Physicists propose mechanism that explains the origins of both dark matter and 'normal' matter

Physicists propose mechanism that explains the origins of both dark matter and 'normal' matter
This 3D map shows the large-scale distribution of dark matter, reconstructed from measurements of weak gravitational lensing with the Hubble Space Telescope. The field of view covers about nine times the size of the full moon. Image credit: NASA/ESA/Richard Massey.

(PhysOrg.com) -- Through precise cosmological measurements, scientists know that about 4.6% of the energy of the Universe is made of baryonic matter (normal atoms), about 23% is made of dark matter, and the remaining 72% or so is dark energy. Scientists also know that almost all the baryonic matter in the observable Universe is matter (with a positive baryon charge) rather than antimatter (with a negative baryon charge). But exactly why this matter and energy came to be this way is still an open question. In a recent study, physicists have proposed a new mechanism that can generate both the baryon asymmetry and the dark matter density of the Universe simultaneously.

The scientists, Hooman Davoudiasl from Brookhaven National Laboratory in Upton, New York; David Morrissey and Sean Tulin from TRIUMF in Vancouver, British Columbia; and Kris Sigurdson from the University of British Columbia, also in Vancouver, have published their new proposal in a recent issue of . They’ve dubbed the new mechanism "hylogenesis" from the Greek words "hyle," meaning "primordial matter," and "genesis," meaning "origin."

"There are two problems in theoretical physics we are trying to address at once," Sigurdson said. "The baryon asymmetry (why do we have atoms but not antiatoms in the Universe?) has really been a problem since Paul Dirac proposed in 1928 and it was discovered in 1932. And what is the ? Hints of dark matter have been around since Fritz Zwicky discovered missing mass in the Coma Cluster in 1933, but its identity is still unknown. This mechanism links the formation of atoms and dark matter and helps resolve the baryon asymmetry mystery, as the total dark plus visible baryon balance of the Universe is restored."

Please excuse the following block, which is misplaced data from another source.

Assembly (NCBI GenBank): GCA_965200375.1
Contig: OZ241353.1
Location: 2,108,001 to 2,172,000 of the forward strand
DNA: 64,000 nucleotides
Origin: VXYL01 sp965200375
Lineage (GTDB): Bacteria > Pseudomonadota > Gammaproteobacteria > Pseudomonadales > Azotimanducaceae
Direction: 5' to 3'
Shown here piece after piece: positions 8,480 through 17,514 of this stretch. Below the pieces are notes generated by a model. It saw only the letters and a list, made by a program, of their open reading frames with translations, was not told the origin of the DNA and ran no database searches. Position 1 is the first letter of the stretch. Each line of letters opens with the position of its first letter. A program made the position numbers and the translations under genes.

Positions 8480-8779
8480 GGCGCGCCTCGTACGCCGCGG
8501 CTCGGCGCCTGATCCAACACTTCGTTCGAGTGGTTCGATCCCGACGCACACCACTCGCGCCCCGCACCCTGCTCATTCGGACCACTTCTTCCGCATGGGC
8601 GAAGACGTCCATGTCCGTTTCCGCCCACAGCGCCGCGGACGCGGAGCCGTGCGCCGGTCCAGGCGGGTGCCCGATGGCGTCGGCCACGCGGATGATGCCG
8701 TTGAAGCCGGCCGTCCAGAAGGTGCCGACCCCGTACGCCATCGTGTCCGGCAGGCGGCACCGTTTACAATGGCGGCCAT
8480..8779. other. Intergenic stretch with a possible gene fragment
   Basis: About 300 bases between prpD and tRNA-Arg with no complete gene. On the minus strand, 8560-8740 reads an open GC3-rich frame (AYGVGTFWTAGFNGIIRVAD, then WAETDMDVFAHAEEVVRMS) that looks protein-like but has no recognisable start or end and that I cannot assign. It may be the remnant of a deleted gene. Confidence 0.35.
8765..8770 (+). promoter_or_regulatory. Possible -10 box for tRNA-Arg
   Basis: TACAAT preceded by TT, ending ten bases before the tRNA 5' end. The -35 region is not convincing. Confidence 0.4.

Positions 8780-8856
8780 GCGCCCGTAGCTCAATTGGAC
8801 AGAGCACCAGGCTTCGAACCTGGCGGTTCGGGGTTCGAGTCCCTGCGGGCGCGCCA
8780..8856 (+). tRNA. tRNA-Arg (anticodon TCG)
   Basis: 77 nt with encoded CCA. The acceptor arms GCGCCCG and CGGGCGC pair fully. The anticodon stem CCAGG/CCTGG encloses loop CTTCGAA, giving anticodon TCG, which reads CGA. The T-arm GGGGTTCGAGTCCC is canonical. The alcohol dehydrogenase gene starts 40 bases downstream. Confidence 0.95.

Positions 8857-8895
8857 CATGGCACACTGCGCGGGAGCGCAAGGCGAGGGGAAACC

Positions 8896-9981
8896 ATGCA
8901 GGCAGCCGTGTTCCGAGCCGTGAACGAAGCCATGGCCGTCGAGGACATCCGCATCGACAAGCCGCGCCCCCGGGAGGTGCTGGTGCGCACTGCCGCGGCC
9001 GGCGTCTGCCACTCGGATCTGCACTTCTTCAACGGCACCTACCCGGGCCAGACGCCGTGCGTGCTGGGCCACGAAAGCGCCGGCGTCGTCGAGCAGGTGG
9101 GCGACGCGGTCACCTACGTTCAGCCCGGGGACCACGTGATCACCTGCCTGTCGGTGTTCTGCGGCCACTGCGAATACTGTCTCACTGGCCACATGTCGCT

In this matter-formation scenario, a new particle X and its antiparticle X-bar (of equal and opposite charge) are produced in the early Universe. X and X-bar are capable of coupling to quarks (the basic components of baryonic matter, e.g., protons and neutrons) in the visible sector as well as particles in a “hidden” sector (so-called because the particles in it interact only feebly with the visible sector). In this scenario X and X-bar would have been produced when the Universe heated up after inflation, in the first moments after at the start of the big bang.

Later, X and X-bar would decay, partly into visible baryons (specifically, a neutron made up of one up quark and two down quarks) and partly into hidden baryons. As the scientists explain, X decays to neutrons more often than X-bar decays to antineutrons. By the same amount, X-bar decays to hidden antiparticles more than X decays to hidden particles. In this scenario, the quarks would be the baryonic matter that makes up almost everything we see, and the hidden antibaryons would be what we know as dark matter. Through this yin-yang decay pattern, the positive baryon number of the visible matter is in balance with the negative baryon number of the dark matter.

“The energy densities of visible and dark matter are really close to each other (differing by a factor of five),” Tulin said. “In many scenarios, the processes that generate visible and dark matter are unrelated, occurring during widely separated epochs in the early universe through completely different physics. So, this factor of five seems like either a really big coincidence, or it could be a clue that both kinds of matter had a common origin. I think this is the main reason to take seriously these unified models of visible and dark matter genesis.”

The physicists predict that this matter-formation mechanism could provide an entirely new way to look for dark matter, since it would leave a signature that could be experimentally detected. As they explain, once in a while a dark matter antiparticle might collide with and annihilate an ordinary atomic particle, releasing a burst of energy. Although this is very rare, there is a chance that experiments on Earth that look for the spontaneous decay of protons could detect dark matter.

“We plan to investigate, in more detail, the prospects for dark matter detection in nucleon decay experiments, as this constitutes a distinct signature of our proposal and can open up a new front in the experimental search for dark matter,” Davoudiasl said. “Other potential signals of hylogenesis can appear in astrophysical observations and perhaps particle accelerator data, and we intend to consider these possibilities in our future work as well.”


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More information: Hooman Davoudiasl, et al. “Unified Origin for Baryonic Visible Matter and Antibaryonic Dark Matter.” Physical Review Letters 105, 211304 (2010). DOI: 10.1103/PhysRevLett.105.211304

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